Are You Apostle Material?

People ascending a mountain
Photo credit: <a href="http://www.flickr.com/photos/edwinylee/2663753170/">Edwin Lee</a>

Mark 3:13-19

He went up the mountain and called the people he wanted, and when they came to him he appointed twelve of them whom he named apostles. Their job: to be with him, and to go out spreading the message. And he authorized them to banish evil.

So the following twelve were appointed:

  1. Simon (who he called Peter)
  2. Jim Zebedee
  3. John Zebedee (the two of whom he called the blowhards)
  4. Andy
  5. Philip
  6. Bart
  7. Matt
  8. Tom
  9. Jim Alphaeus
  10. Thad
  11. Simon (the heathen), and
  12. Judas Iscariot (who sold him out).

[See also Matthew’s list of the 12 disciples.]

Mark’s gospel distinguishes between disciples and apostles.

Disciples, or students, or perhaps even fans followed. They could come and go according to their own time and inclination.

But apostles became responsible for keeping the movement going.

Both disciples and apostles are necessary in any movement, but the difference is in the level of commitment. If a disciple stops being a disciple, the movement will still go on. If an apostle stops, the whole project is in jeopardy.

Notice that the apostle’s job description, so far as Jesus’ movement is concerned, has two obligations, to be with him and to spread the message, and one objective, to banish evil. And each of these can be transferred into any movement of any consequence.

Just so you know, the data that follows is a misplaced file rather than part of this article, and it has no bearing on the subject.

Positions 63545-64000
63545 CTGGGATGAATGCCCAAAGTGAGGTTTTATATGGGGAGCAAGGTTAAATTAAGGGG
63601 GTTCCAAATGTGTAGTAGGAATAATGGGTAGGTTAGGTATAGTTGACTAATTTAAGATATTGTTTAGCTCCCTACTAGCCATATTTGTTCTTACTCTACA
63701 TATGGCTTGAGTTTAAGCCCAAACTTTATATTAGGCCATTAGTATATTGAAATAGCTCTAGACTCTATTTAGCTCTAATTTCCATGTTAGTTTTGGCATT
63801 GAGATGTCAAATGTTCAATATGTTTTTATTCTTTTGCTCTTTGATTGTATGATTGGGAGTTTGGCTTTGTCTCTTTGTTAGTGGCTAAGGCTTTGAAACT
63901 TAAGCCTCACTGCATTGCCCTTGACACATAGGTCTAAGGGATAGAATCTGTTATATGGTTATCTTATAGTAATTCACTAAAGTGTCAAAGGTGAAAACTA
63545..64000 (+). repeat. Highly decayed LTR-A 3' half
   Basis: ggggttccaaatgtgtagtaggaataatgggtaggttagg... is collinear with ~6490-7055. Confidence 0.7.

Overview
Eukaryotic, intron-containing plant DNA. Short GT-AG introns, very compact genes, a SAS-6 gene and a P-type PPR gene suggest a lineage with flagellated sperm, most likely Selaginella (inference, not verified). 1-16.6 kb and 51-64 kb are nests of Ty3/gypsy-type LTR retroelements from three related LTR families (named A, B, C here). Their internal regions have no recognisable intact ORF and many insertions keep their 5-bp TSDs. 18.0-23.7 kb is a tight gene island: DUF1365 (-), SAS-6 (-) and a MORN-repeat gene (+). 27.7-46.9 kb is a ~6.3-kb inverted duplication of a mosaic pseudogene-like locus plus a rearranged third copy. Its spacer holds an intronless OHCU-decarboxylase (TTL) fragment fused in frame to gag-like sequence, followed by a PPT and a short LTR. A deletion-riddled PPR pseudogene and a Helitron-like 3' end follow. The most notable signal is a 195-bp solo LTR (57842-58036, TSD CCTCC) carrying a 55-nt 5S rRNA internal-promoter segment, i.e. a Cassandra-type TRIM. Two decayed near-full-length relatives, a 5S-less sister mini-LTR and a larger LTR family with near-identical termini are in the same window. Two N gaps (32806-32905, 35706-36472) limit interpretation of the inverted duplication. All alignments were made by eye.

1. Apostles need to be close enough to the center of the movement that they know and absorb its character and strategies. If there is any question of what the movement is about, they need to know the answer and be able to act on that answer implicitly.
  2. Apostles need to get the message out. This is not the same as converting or proselytizing. But they’re responsible for PR. And they have to believe in and be committed to the project to do convincing PR.
  3. The objective is to set people free from whatever is keeping them from reaching their full human potential. For Jesus, and the apostles, this was a personal matter. As much as the systemic issues of injustice need to be addressed, Jesus knew that those systems were and are run by real persons, with real issues that need to be dealt with in personal ways. Free the persons who are caught up in the system, and the system begins to fall apart.

Every movement, every project, every community, every church, and every other kind of business needs apostles. Does your movement have them? Are you one of them?